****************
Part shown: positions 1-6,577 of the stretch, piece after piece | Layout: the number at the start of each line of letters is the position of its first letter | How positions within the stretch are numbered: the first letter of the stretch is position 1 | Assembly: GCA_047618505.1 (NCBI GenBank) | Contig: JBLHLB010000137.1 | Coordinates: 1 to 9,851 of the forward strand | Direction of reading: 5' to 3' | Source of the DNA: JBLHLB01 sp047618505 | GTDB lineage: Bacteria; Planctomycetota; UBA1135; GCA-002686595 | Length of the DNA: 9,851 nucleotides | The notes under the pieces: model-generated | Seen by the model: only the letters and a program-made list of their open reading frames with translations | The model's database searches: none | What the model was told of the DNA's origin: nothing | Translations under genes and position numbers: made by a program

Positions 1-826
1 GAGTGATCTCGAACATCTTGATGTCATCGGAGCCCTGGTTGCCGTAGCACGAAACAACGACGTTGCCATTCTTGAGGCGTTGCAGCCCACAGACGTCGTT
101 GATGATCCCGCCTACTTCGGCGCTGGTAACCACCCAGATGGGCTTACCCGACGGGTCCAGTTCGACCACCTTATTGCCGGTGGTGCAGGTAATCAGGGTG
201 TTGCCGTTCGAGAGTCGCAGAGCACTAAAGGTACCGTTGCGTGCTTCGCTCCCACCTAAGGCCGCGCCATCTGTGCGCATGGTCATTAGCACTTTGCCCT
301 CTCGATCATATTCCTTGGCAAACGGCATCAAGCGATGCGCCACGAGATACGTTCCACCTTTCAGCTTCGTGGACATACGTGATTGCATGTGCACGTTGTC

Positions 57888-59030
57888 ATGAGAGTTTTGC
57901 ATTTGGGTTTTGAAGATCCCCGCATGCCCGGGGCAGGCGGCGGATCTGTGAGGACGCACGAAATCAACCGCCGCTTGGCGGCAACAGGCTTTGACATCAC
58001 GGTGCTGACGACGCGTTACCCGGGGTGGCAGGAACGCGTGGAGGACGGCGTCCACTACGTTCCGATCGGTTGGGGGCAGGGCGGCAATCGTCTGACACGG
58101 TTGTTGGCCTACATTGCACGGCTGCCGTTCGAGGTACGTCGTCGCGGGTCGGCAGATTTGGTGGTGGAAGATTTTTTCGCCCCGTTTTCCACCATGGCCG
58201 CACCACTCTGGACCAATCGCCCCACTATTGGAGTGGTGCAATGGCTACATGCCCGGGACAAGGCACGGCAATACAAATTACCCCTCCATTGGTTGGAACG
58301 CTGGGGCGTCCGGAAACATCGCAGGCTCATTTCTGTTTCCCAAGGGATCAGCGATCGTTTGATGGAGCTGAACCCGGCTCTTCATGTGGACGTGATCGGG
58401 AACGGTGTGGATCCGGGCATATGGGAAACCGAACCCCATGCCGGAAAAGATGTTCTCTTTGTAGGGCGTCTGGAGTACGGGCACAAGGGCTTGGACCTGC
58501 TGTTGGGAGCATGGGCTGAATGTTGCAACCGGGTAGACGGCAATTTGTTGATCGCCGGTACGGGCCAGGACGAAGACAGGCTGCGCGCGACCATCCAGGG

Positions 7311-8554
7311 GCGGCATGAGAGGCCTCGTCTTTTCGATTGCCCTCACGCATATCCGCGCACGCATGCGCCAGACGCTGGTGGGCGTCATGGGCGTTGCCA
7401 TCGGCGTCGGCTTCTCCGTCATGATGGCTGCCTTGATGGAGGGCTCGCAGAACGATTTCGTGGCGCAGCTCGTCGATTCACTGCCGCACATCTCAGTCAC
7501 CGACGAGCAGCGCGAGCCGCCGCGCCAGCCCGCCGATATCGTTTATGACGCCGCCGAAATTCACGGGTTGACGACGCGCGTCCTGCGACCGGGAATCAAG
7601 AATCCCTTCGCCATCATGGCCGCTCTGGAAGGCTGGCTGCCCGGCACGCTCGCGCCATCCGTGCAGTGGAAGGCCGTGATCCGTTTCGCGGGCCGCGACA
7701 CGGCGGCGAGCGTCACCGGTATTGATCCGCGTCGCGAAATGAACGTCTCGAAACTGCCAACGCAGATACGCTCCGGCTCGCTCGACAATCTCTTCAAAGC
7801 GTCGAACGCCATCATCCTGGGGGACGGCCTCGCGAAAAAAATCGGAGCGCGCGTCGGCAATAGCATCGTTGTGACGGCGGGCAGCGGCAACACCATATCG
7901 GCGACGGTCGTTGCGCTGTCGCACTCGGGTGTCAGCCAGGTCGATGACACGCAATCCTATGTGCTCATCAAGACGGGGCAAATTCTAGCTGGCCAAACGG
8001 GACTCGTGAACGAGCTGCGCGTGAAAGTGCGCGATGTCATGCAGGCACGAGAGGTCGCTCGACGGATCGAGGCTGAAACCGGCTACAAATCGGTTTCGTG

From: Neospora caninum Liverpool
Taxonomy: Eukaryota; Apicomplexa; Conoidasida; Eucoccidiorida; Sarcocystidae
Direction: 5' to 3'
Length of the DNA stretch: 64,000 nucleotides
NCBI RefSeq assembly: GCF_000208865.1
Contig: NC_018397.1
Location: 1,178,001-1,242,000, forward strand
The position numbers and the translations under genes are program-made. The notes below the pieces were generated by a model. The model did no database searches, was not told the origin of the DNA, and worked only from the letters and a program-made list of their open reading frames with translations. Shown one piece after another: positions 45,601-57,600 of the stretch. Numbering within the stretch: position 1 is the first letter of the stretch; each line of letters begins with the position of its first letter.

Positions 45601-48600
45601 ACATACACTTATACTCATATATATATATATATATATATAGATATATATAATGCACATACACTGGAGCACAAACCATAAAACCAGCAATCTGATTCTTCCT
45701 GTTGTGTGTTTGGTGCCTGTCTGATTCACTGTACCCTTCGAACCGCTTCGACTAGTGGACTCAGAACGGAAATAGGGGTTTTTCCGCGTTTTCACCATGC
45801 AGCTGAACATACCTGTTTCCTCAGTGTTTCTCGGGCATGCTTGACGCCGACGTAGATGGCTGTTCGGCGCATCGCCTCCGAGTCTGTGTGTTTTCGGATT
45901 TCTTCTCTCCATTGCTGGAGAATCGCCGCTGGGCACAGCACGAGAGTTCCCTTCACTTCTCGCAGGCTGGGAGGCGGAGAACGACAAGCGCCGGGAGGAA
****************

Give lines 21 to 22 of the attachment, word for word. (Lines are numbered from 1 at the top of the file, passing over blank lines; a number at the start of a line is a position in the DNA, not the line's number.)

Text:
7701 CGGCGGCGAGCGTCACCGGTATTGATCCGCGTCGCGAAATGAACGTCTCGAAACTGCCAACGCAGATACGCTCCGGCTCGCTCGACAATCTCTTCAAAGC
7801 GTCGAACGCCATCATCCTGGGGGACGGCCTCGCGAAAAAAATCGGAGCGCGCGTCGGCAATAGCATCGTTGTGACGGCGGGCAGCGGCAACACCATATCG